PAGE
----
Thinking about going vegetarian or vegan but don’t know where to start? Why not just try and make a few simple lifestyle swaps to make your life more animal and environmentally friendly?
Guest blogger here at Practically Ethics, Coralie (aka El Skief) recently wrote about how even being a bit more vegetarian or vegan is better than not trying at all. To help you do the best you can here are a few easy things you can swap to be that bit more vegan.
Who knew there were so many kinds. Switching to a milk alternative is easy to do these days as most grocery stores sell at least soya milk and there is a wide range of options to suit different tastes. Different milk alternatives even suit different uses.
Following the soya milk trend margarine is also really easy to replace. Most supermarkets now sell Pure Soya, Pure Olive and Pure Sunflower dairy free spreads. They taste and cost the same as dairy margarines but they leave the cows alone.
3. Soya not Quorn mince
This one is a bit of a shame but Quorn isn’t suitable for vegans despite being a vegetarian’s meat substitute staple. It uses egg as a binding agent. The good news is however that soya mince is usually the supermarket’s own brand version and therefore usually cheaper. I’ve really not noticed much of a difference in my spaghetti bolognese! If you’re currently still using beef mince why not try making the swap? It’s more friendly on your health too having a lot less fat. If my meat eating boyfriend loves this then it must be okay.
If you’re making something like a chilli why not go another step and, as I often do, just use black beans, kidney beans and other completely natural ingredients and forgo the need for mince all together?
4. There’s still room for chocolate and biscuits in your life.
So many people think I must be so healthy now that I am vegan and in many ways that is true. But don’t think it is all virtue, I still eat plenty of chocolate, biscuits and cake!
If you like a cheeky biscuit (or 5!) crazily some borbons, plain hobnobs, party rings and gingernuts for example are suitable for vegans.
Chocolate wise many better quality dark chocolates don’t use milk, including dark chocolate lindt bunnies!
This isn’t really a swap, more a personal obsession. I LOVE hummus. You have it on breadsticks, rice cakes, crackers, pitta bread, toast, in sandwiches, in wraps, in salads, with burgers, with pasta…the list goes on. I could just eat it straight out of the pot on it’s own to be honest.
It’s delicious, vegan and can just make so many dishes.
6. Veggie Burgers
Many vegetarian bean burgers are also suitable for vegans too, just check the ingredients. Personally I thoroughly recommend Sainsburys’ Moroccan burgers and spicy bean burgers.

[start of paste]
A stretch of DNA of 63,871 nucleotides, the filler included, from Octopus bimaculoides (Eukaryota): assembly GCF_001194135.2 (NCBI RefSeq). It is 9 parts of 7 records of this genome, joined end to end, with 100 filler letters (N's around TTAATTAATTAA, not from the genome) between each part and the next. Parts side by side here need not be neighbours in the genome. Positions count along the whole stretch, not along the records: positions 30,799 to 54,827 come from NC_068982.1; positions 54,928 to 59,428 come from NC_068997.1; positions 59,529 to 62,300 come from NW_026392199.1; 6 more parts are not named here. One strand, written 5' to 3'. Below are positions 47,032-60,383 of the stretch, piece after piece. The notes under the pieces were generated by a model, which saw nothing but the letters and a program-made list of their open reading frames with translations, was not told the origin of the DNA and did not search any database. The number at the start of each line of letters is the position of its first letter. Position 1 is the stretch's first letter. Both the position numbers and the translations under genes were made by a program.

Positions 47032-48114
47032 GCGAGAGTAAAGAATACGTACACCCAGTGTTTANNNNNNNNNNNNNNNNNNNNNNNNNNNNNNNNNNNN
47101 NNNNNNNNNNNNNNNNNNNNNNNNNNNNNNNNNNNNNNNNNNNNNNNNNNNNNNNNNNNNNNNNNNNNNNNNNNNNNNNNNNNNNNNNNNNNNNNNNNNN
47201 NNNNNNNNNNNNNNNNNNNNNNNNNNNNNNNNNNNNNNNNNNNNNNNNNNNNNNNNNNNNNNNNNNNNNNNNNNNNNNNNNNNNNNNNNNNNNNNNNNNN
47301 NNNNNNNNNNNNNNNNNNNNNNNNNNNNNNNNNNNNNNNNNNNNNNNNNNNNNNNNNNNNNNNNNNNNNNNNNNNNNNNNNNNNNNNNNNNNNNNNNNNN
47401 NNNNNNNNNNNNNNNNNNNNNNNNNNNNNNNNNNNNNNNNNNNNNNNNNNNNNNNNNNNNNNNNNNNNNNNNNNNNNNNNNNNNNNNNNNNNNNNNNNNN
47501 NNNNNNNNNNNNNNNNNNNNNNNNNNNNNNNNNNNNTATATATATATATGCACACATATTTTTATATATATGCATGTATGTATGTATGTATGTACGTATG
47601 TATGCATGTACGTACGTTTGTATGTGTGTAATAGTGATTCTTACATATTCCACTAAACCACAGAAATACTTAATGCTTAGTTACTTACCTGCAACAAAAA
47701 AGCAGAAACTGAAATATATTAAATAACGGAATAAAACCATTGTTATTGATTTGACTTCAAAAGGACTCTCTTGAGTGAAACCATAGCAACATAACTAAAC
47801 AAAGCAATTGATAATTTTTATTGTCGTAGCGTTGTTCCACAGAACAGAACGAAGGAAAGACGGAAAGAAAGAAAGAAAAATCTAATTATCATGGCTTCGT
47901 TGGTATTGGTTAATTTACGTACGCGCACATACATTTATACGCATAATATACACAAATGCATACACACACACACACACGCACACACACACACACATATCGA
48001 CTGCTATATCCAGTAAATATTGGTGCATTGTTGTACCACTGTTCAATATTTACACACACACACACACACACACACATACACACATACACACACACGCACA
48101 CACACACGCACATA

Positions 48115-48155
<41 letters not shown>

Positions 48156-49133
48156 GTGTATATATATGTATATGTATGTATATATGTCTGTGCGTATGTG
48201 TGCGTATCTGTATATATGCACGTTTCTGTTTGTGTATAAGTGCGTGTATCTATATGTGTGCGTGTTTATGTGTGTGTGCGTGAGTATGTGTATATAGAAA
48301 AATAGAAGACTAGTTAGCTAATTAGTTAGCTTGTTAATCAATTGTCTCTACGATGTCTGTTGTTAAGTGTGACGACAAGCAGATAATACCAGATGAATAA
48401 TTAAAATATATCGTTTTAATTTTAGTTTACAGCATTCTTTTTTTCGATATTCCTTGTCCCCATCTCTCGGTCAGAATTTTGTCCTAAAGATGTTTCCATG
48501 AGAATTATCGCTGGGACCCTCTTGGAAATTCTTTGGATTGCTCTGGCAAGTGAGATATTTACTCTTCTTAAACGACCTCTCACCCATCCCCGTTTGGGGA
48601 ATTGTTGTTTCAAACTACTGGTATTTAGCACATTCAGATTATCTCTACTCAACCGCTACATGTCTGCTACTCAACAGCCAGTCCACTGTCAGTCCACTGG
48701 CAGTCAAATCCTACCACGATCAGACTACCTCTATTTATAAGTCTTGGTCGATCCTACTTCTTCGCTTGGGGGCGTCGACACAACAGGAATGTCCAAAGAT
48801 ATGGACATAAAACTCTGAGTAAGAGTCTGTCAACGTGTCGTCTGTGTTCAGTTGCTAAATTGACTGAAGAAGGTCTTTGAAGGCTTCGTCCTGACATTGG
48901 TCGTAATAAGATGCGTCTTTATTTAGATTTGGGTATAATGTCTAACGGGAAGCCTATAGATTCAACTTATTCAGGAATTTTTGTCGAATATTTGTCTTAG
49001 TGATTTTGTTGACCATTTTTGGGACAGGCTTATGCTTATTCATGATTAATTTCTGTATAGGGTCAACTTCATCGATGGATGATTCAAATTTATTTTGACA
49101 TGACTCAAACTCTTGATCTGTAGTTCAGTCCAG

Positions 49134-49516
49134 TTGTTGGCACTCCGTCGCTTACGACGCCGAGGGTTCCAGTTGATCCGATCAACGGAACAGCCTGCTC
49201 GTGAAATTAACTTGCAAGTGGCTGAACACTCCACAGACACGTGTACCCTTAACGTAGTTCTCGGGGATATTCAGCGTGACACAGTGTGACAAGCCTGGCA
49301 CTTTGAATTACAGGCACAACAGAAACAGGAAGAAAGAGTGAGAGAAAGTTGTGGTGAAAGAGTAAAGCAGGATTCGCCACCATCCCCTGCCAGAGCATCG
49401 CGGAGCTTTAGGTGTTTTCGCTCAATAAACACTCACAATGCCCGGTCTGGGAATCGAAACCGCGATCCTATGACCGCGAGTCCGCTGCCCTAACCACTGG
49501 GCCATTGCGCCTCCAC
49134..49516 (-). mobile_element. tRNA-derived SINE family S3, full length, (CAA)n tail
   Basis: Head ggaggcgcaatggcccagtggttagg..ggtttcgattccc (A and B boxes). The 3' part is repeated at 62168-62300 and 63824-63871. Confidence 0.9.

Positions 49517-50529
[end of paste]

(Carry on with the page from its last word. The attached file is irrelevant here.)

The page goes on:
Probably one of the things I hear most often – and used to say myself! – is “I would be vegan but I couldn’t live without cheese”. Fear not, you don’t have to! I was very excited to discover recently that I don’t even need to go to a speciality food shop like Infinity Foods (although I seriously recommend them) to get cheese substitutes – they had some in Tescos! I particularly loved the Philadelphia alternative, the only problem was that I ate a tonne of it which doesn’t really help my diet!
8. Pear cider
One thing you may not realise is that not all alcohol is suitable for vegetarians let alone vegans. For example guinness is made using isinglass which is made from the swim bladders of fish and the fining process with wine can sometimes be done with products derived from animal bones.
For me personally cider is a big one. I used to drink a lot of Strongbow until I found out they use products from animals as a colouring agent as do many other brands. It seems with more mainstream brands like Magners and Bulmers pear or berry cider seems to be the way to go if you want to keep animals out pint. That seems simple enough. If in doubt though check out Barnivor, it can tell you the vegan and vegetarian status of most booze!
Another thing that didn’t occur to me straight way was it’s not just about what I eat but generally what am I choosing to fund? I wrote before about how shopping is our opportunity to vote on how we feel companies should behave.
So even when buying make up you can make small changes to reduce the amount of cruelty you’re voting for.
10. Cruelty free cleaning
One swap we’ve made in our household is to Simple Pure washing tablets which are not only better for our eczema but also approved by the vegan society.
There’s a good list of cruelty free brands here.
There are just some of the small changes I have made since becoming vegan. You can try just one or go all the way. Whatever works for you.
I’d love to get ideas from all of you too. What swaps do you recommend to reduce your environmental footprint and spare some animals from your diet?
Up next: 8 ways to shop more ethically